(Walter Colquitt, Sigma Corp.)
It is frequently required to execute some special initializing code the first time a routine is used, and only the first time. The following two lines of “self-destructing” code accomplish this. Note that the address fields of both instructions will be changed ultimately.
SLJ $. J INITCODE.
(Carlos Ballantyne, SIA)
The following PROC allows the easy building of entire subscripted lists with arbitrary names. In all cases, entry zero contains the number of entries in the list.
P PROC *1 EQTL* NAME I DO P(1),DFN(I) EQU P(1,I) DFN(0) EQU P(1) * EQU DFN END . A EQTL 2,4,6,5 000000 04 02 04 06 05 00 +A(0),A(1),A(2),A(3),A(4),A(5) END
(Ivan H. Mann, III EPA)
This is the shortest way to convert a positive binary integer less than 100 to FIELDATA.
DSL A0,36. ORIGINAL VALUE IN A0 DI,U A0,10. LSSL A0,6. POSITION LEFT DIGIT A,U A1,06060,A0. DONE
(Walter Gilbert, UMD)
Given a table of integers sorted low to high, this is the fastest way of finding a particular entry.
SZ X11. TOP OF TABLE L,U A0,N-1. N=TABLE LENGTH L,U A1,(N-1)/2. TABLE MIDPOINT L A2,VALUE. VALUE TO SEARCH FOR L A4,LSC((N-1)/16). # OF BINARY LEVELS TO GO . SEE NOTES BELOW J ANU. WE'RE OFF! LOOP S A1,X11,A3. EITHER (A1)=> X11 OR (A1)=> A0 AU A0,X11. COMPUTE NEW MIDPOINT SSL A1,1. ANU ANU A2,TABLE,A1. COMPARE SSL A3,35. ISOLATE SIGN BIT JGD A4,LOOP. S A1,X11,A3. END OF BINARY SECTION AN A0,X11. LXI,U X11,1. SETUP FOR SEARCH OF L,U R1,1,A0. 8 TO 16 WORDS SE A2,TABLE,*X11. J NOFIND. L,U A0,TABLE-1,X11. FOUND! ADDR IN A0
Note: for dynamic table sizes, the value on line 5 is computed:
LSC A3,A0. L,U A3,35. ANU A3,A4. SSL A4,4.
For fixed table sizes, the value on line 5 is computed by the following FUNC:
F FUNC. LSC* NAME. I(0) EQU 0. I DO 18, DO 1*/(I-1)-1<F(1) ,I(0) EQU I. END I(0).
There is a fast way to test if a character belongs to a particular set of characters without multiple tests or using a table. Since a FIELDATA character can have a value of 0 to 63, we can assign a bit in a double word to each character and build a mask which is used:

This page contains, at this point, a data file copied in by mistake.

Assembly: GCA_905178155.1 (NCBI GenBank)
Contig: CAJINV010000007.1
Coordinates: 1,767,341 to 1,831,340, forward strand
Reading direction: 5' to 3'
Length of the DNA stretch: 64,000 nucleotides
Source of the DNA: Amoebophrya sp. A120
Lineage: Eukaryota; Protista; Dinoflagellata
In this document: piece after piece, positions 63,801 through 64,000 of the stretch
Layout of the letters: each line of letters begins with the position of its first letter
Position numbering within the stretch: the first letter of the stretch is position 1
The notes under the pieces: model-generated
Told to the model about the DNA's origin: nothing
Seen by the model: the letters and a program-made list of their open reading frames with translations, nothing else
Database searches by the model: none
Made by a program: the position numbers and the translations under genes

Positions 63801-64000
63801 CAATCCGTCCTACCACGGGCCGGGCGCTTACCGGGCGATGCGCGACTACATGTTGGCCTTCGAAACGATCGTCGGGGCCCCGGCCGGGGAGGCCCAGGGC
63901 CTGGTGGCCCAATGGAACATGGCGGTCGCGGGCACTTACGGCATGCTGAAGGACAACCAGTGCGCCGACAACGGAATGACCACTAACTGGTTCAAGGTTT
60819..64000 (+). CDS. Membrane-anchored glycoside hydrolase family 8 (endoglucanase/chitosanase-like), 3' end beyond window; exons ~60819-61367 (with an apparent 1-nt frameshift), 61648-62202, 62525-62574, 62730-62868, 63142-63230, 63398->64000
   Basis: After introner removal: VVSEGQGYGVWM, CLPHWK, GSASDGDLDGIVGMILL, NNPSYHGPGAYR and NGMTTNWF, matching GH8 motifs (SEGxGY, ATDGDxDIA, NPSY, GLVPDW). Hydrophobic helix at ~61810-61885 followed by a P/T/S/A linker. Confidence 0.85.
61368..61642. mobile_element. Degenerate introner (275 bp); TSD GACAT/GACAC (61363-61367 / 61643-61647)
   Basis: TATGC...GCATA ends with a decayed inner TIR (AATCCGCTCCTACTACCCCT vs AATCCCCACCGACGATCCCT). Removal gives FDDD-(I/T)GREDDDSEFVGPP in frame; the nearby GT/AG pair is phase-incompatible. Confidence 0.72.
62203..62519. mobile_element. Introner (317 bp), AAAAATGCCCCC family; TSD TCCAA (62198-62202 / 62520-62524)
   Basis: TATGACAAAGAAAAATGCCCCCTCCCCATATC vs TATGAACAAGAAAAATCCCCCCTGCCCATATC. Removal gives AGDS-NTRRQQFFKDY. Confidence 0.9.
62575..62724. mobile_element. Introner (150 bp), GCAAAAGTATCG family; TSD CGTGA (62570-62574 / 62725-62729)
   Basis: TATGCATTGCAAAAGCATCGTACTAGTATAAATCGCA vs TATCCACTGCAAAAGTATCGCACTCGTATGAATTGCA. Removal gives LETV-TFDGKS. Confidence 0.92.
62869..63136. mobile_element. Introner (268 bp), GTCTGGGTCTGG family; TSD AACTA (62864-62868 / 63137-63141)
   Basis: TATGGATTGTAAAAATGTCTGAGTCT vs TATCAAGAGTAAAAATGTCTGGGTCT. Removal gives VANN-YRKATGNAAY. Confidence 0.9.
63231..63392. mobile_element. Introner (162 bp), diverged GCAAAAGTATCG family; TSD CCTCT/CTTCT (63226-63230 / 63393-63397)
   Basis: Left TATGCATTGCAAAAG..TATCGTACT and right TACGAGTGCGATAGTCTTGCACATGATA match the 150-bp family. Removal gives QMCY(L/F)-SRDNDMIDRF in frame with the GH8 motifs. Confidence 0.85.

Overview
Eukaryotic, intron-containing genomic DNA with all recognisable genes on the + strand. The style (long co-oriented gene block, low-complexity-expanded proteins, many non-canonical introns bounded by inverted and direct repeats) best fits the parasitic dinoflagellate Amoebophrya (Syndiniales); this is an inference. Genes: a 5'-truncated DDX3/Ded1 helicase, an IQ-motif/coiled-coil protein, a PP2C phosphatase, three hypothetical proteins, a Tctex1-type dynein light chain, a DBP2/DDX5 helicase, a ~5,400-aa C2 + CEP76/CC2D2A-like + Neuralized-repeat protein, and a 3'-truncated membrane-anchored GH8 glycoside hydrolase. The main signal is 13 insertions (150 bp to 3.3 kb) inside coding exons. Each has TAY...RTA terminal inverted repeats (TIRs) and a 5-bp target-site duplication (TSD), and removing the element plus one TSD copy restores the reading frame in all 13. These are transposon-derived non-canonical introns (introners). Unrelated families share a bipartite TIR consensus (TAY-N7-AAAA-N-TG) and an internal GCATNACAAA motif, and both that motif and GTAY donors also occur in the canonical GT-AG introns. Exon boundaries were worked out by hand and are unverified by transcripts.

L A0,<CHAR> L A1,<MASK> DSC A1,0,A0 JNB A2,NOFIND
A few masks are:
CHARACTERS MASK COMMENTS ---------- ---- -------- A-Z,0-9,$- 017770010137777777700 FILE NAME CHARACTERS 0-9,!JKLMNOPQR 017771000000077700000 OVERPUNCHED SIGN
where the rightmost bit (bit 0) represents “@”, and the rest proceed to the left from there.
In the era in which this document was compiled, each major computer manufacturer had their own private nomenclature for objects for which generally accepted terms have emerged over the succeeding years. If your memory of UNIVAC-speak is tad rusty, the following table provides present-day equivalents for those used herein.
When reading the assembly language examples, it may help to consult the instruction set reference.
|UNIVAC Term||Contemporary Equivalent|
|Activity||Process or Thread|
|ER||Operating System Call|
|Exec, EXEC-8||Operating System|
|Map||Linker / Link Instructions|
|PROC or FUNC||Assembler Macro|
|U-Field||Address Field (of instruction)|
|/*||Left shift operator (Assembler)|
About this Edition
The original editions of this document circulated widely within the UNIVAC systems programming community in the mid 1970s. Walt Gilbert's original collection of “cute tricks” spurred a flurry of submissions by others, culminating in this edition which was originally distributed in March 1975.
This electronic edition was prepared by John Walker in November 1999, and is based on an nth generation photocopy of the original kindly supplied by Kent Walker (no relation), a fellow UNIVAC systems programmer in the 1970s who is now an engineer at Space Systems/Loral in California. Having been originally printed on a gnarly 1970s UNIVAC line printer, then copied numerous times, I wasn't able to scan and OCR the paper document, so there was no alternative but to retype it. The original text was formatted by UNIVAC DOC and was, consequently, all upper case. Given the need to re-keyboard the text, I decided to convert the descriptive text to upper and lower case in the interest of readability; the code examples remain in upper case as they were originally presented. A couple of obvious typos in the text have been corrected; the code examples are verbatim. I have added links, where appropriate, to other documents related to topics discussed herein.